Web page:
If you need help, visit the Dobausseministär!
T’es-tu déjà imaginé à quoi rêve la forêt endormie ? As-tu déjà senti l’odeur de son sous-bois qui murmure et écouté les souvenirs de ses arbres ? Écoute… des mélodies d’amour sont portées par le vent au travers des feuilles où demeurent les habitants de la forêt, des chuchotements sont masqués par le craquement des branches, et au plus profond des bois, la voix de la forêt somnole en attendant la présence d’un.e curieu.x.se pour être entendue.
Les Chuchotants est une collection d’installations sonores immersives par Giulio Dal Lago, Maïna Joner, Kasia Lewinska and Margot van der Sande disséminées le long de l’itinéraire d’Un autre regard sur la nature. Suivez ce lien ou scannez le code QR pour lancer la lecture automatiquement sur votre smartphone.
De quoi ai-je besoin ?
D’écouteurs et d’un smartphone ou d’une tablette avec le service de localisation (GPS) activé.
Comment ça marche ?
Activez le service de localisation (GPS) de votre appareil, puis rendez-vous sur la carte interactive pour voir où se trouvent les différentes œuvres audio. Lorsque vous arrivez dans la zone d’une œuvre audio (symbolisée par un cercle sur la carte), la lecture se lance automatiquement.
Si vous n’avez pas accès au réseau via les données mobiles (4G), ouvrez simplement le lien avant de quitter votre domicile ou votre zone Wi-Fi et enregistrez Les Chuchotants sur votre appareil en cliquant sur télécharger.
Creature’s Footprints by Tanja Bladt-Cohen
Have you ever seen footprints in the woods and wondered what animal made them? Did you ever imagine creatures living under moss covered stones, behind huge oak trees or under old stone bridges?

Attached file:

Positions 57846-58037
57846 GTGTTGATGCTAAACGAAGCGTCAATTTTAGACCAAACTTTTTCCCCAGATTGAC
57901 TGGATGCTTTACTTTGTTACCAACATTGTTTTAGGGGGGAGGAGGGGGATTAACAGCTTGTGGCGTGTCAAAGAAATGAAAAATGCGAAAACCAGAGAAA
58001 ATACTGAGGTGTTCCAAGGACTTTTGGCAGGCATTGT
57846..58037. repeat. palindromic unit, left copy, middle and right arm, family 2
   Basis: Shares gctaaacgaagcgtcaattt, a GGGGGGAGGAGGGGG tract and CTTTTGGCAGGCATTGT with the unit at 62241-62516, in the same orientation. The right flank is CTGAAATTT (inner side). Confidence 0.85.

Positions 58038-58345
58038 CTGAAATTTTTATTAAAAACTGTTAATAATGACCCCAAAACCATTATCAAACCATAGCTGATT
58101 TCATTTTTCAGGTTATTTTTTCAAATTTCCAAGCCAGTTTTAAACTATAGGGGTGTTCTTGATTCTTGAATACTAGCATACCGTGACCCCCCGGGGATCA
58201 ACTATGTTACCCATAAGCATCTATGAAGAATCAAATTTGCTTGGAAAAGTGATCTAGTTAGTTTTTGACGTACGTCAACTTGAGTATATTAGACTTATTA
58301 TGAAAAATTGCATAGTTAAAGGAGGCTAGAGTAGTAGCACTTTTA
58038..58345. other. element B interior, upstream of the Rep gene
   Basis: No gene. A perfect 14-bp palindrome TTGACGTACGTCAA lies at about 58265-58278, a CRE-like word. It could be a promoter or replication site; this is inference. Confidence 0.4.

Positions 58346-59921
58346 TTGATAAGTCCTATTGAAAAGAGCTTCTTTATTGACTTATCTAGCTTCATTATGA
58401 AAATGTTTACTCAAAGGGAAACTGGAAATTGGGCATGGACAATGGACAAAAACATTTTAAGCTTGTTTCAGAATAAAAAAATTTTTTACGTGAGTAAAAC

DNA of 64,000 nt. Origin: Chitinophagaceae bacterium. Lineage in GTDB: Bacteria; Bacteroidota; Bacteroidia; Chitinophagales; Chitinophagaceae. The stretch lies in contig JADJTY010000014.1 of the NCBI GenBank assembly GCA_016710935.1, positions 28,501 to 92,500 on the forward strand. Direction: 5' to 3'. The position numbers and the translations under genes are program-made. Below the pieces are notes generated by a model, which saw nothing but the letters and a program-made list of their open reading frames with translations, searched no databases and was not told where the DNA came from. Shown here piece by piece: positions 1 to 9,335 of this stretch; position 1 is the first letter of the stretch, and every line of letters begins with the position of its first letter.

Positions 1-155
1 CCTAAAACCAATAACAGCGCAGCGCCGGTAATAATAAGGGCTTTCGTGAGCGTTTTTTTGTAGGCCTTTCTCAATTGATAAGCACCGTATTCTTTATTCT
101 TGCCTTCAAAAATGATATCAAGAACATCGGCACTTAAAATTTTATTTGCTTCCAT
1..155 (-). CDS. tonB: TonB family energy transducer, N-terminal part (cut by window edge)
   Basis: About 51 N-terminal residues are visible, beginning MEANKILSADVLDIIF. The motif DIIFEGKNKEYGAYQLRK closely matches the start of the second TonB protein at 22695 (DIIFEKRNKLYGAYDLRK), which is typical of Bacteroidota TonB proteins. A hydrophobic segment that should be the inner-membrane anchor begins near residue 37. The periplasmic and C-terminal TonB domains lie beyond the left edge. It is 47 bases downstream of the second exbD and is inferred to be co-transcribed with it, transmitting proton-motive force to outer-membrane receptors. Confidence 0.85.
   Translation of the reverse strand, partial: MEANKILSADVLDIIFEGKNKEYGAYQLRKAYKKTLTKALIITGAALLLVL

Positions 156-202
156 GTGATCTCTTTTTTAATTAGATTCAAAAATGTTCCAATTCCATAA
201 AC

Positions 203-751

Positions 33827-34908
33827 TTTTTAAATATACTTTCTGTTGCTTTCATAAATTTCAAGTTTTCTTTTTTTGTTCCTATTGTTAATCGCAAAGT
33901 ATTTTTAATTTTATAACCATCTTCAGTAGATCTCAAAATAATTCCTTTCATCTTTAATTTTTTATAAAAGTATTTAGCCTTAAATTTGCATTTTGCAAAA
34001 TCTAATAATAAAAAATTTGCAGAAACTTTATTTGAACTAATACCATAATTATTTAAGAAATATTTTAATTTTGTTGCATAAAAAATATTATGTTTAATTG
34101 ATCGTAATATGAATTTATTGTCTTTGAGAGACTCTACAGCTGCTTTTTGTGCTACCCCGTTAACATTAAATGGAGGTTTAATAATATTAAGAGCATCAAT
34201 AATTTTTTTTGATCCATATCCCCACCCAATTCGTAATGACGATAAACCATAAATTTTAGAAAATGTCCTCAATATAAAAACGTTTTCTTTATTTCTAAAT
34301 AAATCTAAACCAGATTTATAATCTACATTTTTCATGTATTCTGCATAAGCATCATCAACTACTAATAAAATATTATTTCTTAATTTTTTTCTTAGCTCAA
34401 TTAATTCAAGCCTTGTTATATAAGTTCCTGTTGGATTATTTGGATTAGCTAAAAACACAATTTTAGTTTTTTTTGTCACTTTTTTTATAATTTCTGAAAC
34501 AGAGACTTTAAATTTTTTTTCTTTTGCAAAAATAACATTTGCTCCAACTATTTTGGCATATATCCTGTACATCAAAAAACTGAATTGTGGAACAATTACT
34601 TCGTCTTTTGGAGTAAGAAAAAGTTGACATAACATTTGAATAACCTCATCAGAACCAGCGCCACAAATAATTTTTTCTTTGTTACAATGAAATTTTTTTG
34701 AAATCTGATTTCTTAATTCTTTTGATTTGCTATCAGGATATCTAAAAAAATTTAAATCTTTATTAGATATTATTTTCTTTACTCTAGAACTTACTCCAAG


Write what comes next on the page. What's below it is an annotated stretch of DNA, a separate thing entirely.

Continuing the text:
The project Creature’s footprints draws the visitor into an imagined world, discovering creatures in the forest, and leaving their own marks behind. By sliding on these footprints, and making tracks on the forest floor, participants blur the line between fiction and reality. It allows visitors to step into their imaginations and perhaps encourages them to take a closer look at the world around them in the future.
Le Grand Murmure by Alexandra Fraser
Deep in the forest we listen with Le Grand Murmure, a sculpture located somewhere between nature and humanity. The ears are inspired by the very human analogue amplifiers, which were created to hear the sounds of World War I. This human invention is integrated into nature and allows us to hear what the trees have always heard, the echoes of the forest. Trees have always had their own complex means of communication and now humans are invited to participate.
The tree stands in the midst of its fellow trees. It has no sign to honour it, no instructions for its use. It is made to be discovered as part of the nature trail but also by chance.
Animal Crossing by Reem Dada
Have you ever looked at the world through the eyes of the little critters that we share the world with? Not only humans commute over highways, animals also have their paths and sometimes these paths cross one another, occasionally putting them in danger.